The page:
Thursday, Jul 9 2020 | Time 13:16 Hrs(IST)
  • Late Jagdeep to be accorded burial in Mumbai
  • HRD Minister dismisses criticism on deletion of CBSE chapters, calls it one-time measure
  • ADC bandh hits normal life in Tripura
  • COVID-19: Palghar paces up testing, Thane's death count drops marginally
  • Two women succumb to COVID-19, toll mounts to 151
  • 2G mobile internet resumes, high speed remains suspended in Kashmir
  • Rajnath Singh e-inaugurates six strategic bridges in J&K
  • Leaders cutting across party lines condemn killing of BJP leader, family members by militants
  • State Govt leaving no stone un-turned to tame COVID-19: Yediyurappa
  • COVID death toll rises for third day to reach 24
  • Mah: 166 more test +ve in Aurangabd
  • Covid tally mounts to 11,201 in Odisha with a record spike of 577 in a single day, toll rises to 52 with 4 more deaths
  • 2 LeT militants involved in BJP leader killing identified: IGP
  • nCoV: India's registers record 24,879 cases, 487 more die
  • Javadekar condoles demise of veteran actor Jagdeep

Faster Transition to clean energy would bring great benefits to Poland

Warsaw, Dec 13 (UNI) Scaling up renewable energy sources in Poland would benefit the economy, improve people’s health, and reduce serious environmental problems - including the worst air pollution among cities in Europe - says a new World Bank report, “Poland Energy Transition: The Path to Sustainability in the Electricity and Heating Sector.”
According to a world Bank statement here on Thursday, an ambitious target for Poland would be for the share of renewable energy in power generation to reach almost 50 percent by 2030 (versus 14 percent now) - with the share of coal dropping below 40 percent (versus 80 percent now). This transition would drastically lower air pollutants and CO2 emissions while costing the economy just seven percent more than the transition now planned by the Polish government. Furthermore, the local and global environmental benefits would fully compensate for these additional costs.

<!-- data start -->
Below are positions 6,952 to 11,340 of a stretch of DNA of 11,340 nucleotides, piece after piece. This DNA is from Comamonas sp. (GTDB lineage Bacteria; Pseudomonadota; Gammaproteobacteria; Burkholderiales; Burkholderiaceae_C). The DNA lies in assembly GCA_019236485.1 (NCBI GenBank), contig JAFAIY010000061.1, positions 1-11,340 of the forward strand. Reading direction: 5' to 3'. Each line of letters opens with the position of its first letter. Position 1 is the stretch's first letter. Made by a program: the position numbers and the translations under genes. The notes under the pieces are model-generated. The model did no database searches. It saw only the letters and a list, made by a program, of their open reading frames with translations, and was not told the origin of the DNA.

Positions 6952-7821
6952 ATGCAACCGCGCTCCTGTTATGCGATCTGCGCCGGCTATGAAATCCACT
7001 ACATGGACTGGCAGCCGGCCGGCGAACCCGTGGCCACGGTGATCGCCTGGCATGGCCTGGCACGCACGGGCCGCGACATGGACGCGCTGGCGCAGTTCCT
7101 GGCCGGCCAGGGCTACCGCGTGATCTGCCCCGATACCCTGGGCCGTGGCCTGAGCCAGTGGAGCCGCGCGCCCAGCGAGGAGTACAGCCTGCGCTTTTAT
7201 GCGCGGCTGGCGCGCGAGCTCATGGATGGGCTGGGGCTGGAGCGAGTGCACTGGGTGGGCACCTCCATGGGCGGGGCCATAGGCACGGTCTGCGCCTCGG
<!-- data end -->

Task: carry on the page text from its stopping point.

The most ambitious scenario set forth in the report could also lead to a 25 percent reduction (20,000 jobs) in direct coal mine jobs by 2030, however, it will be more than offset by potential 100,000 jobs a year created by improving the energy efficiency of homes in Poland. Active labor market policies can help mitigate impacts on jobs, which are expected to be negligible at the national level and modest at the local level, given a dynamic economy and tight labor market in the coal-producing Silesian region.
“Poland has already achieved success in decoupling economic growth from emissions. It has simultaneously increased its gross domestic product seven times and decreased its emissions in the electricity and heating sector by 30 percent since 1989”, says Carlos Piñerúa, World Bank Country Manager for Poland and the Baltic States.
“However, Poland’s heavy reliance on coal creates serious environmental problems and imposes heavy health costs on the population, who breathe polluted air. Our analysis shows that investing in renewables now would be good for people’s health as well as economically justified.”
The report acknowledges coal has contributed enormously to Poland’s economic and social development. Yet, European and global environmental trends mean that a transition to cleaner energy is inevitable and technological progress has made switching to cleaner energy affordable and cost-effective. Globally, the energy sector is moving toward sustainability, driven by economics, the need to reduce air pollution, and the national targets set as part of the Paris Agreement.
“More than 60 percent of Poland’s existing coal-fired power plants is over 30 years old. The replacement of these plants presents an opportunity to reduce air pollution and carbon emissions by shifting to cleaner sources,” says Xiaodong Wang, senior energy specialist at the World Bank and the author of the report.
“The decisions made today will strongly shape emissions in 30-40 years, so if Poland wants to put itself on a sustainable path, the time to act is now.”
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